In the database Scopus you can find the functions Sources and Compare Sources. In Sources you can find bibliographic information about each journal and you can also set an alert for the journal's content.

In Compare Sources you can compare up to 10 different journals via a graph or a table based on different indicators.

The indicators included are:

  • CiteScore
    CiteScore counts citations in Scopus for the latest year (current year is 2016) to documents published in the database the three earlier years, i.e. 2013, 2014, 2015. The number of citations are then divided with the number of document published in the database during those three years, i.e. 2013, 2014, 2015.
  • SJR (Scimago Journal Rank)
    SJR is defined as the average number of weighted citations from publications in Scopus during a given year to a journal's articles published the three previous years. Citations that are highly cited means that they are coming from journals which themselves are highly cited and vice versa. Next to the SJR value in the list it is also stated in which quartile the journal is. If the SJR values are very close to each other this can be an easier way to judge the journals, that is, if they are among the top 25 % (expressed as Q1) or at the bottom 25 % (Q4) of all journals in that field.
  • SNIP (Source-Normalized Impact per Paper)
    SNIP measures the average citation score for articles in a journal. Unlike, for example the Journal Impact Factor (JIF), SNIP corrects for differences in citation practices between different disciplines. This means that SNIP can be used to compare journals within different subject areas, something which is not suitable with other indicators like Journal Impact Factor (JIF).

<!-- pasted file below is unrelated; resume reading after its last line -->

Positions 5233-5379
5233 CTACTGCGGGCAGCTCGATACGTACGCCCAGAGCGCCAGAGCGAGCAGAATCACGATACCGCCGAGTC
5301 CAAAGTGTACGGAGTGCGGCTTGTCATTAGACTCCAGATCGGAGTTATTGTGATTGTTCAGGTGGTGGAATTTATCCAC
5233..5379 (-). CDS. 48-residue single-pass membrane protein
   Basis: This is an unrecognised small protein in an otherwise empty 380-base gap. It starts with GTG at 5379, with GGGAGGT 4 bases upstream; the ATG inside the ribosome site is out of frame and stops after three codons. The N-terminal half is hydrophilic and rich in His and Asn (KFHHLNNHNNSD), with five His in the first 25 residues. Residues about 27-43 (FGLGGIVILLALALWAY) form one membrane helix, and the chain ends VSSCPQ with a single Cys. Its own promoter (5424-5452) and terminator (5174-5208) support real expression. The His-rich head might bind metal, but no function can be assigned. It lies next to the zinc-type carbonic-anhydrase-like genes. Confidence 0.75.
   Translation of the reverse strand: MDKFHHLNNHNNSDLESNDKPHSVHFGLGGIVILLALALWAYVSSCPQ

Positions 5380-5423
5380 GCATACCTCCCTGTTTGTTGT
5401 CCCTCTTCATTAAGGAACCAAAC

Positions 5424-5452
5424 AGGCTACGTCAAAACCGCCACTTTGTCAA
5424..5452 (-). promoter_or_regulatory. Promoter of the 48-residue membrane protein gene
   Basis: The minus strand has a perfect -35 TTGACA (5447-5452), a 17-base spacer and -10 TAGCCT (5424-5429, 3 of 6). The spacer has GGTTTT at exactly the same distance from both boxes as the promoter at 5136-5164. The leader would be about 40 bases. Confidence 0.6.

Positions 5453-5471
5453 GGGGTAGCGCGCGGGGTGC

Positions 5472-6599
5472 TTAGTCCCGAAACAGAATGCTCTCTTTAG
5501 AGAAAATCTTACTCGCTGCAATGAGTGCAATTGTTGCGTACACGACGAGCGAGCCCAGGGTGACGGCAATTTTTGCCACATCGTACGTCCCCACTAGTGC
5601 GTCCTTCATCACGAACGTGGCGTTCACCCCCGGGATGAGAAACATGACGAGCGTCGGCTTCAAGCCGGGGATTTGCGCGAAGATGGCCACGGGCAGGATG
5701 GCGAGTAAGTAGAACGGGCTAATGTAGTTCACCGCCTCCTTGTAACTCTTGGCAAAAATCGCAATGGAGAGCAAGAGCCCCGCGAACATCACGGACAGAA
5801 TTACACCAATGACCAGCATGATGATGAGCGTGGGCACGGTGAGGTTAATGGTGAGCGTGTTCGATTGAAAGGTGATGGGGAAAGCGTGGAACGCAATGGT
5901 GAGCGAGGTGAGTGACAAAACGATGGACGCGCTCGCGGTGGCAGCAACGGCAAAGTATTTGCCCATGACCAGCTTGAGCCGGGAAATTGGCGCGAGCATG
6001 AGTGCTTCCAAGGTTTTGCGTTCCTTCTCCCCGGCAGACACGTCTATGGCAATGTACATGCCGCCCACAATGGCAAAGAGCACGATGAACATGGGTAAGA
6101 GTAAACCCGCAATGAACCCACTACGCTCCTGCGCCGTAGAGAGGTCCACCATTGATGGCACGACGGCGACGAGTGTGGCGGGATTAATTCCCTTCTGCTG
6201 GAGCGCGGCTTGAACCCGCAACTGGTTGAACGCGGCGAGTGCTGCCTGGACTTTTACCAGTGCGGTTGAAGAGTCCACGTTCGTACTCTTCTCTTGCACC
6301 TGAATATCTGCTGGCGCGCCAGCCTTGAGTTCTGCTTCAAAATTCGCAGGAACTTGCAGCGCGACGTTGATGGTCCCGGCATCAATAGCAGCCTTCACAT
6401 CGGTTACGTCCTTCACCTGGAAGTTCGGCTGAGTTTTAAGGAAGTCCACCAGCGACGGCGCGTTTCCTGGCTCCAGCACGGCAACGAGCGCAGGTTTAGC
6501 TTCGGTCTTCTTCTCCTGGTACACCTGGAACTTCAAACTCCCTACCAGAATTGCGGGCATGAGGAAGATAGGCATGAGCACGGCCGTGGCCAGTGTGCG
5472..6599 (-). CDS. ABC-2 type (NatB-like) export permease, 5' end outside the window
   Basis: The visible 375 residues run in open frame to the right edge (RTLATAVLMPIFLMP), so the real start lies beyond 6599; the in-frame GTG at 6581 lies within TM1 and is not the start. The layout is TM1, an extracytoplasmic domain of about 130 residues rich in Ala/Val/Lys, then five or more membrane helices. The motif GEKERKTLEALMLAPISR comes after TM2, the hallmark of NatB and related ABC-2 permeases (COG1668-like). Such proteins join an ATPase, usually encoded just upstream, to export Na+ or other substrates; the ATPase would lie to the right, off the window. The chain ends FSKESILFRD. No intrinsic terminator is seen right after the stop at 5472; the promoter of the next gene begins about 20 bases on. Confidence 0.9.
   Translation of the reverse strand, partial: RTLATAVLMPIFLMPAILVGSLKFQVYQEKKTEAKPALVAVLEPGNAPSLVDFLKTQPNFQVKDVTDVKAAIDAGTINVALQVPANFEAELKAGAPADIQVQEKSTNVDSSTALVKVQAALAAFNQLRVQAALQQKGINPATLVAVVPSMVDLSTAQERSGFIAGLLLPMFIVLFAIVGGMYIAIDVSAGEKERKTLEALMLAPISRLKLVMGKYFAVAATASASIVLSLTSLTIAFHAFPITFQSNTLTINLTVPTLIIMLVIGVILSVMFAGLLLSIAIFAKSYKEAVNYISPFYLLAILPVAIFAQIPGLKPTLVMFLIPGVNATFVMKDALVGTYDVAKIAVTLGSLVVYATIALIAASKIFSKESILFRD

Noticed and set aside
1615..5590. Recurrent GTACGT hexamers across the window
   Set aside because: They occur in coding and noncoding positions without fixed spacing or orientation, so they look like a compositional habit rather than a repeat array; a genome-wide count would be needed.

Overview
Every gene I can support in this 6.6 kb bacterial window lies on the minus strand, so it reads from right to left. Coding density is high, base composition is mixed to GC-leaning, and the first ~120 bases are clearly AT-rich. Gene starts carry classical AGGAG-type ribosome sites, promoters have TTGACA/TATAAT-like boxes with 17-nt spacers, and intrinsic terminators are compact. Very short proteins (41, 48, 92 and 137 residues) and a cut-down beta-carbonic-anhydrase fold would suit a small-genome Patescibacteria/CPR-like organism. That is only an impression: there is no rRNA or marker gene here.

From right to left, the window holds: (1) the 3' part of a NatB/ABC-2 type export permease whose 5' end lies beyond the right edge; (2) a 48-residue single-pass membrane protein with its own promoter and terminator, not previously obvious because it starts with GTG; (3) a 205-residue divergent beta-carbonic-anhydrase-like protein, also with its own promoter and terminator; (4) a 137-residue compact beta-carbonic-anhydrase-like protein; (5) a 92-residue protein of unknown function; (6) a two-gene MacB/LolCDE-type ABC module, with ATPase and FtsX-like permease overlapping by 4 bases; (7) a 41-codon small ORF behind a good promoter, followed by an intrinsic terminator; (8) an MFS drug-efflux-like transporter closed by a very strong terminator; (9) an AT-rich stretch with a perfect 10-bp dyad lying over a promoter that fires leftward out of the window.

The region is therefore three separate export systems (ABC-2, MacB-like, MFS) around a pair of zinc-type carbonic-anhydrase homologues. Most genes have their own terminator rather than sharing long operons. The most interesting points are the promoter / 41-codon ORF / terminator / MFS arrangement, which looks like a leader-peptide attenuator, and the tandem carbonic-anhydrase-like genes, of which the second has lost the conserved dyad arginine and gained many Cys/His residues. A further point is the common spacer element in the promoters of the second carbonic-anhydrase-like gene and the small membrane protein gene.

• Citations
    This is not an actual indicator but just shows the number of citations that each journal has received. You can also indicate in a box if you want to exclude self-citations ('exclude source self citations') which means that you exclude the citations from a journal that cites itself.
  • Documents
    This is also not an actual indicator but just shows the number of articles published in each journal.
  • % Not cited
    This shows in percent the share of articles that haven't been cited at all. You can also indicate in a box if you want to exclude self-citations ('exclude source self citations') which means that you exclude the citations from a journal that cites itself.
  • % Reviews
    This shows in percent the share of review articles for each journal. Journals that publishes a greater amount of review articles tend to receive higher journal indicator values as they generally receives more citations than other types of articles.
     

  Browsing and analyzing sources [4:40]

Librarian

Stefan Carlstein's picture
Stefan Carlstein
Contact:
Jönköping University Library
+46 (0)36 10 10 15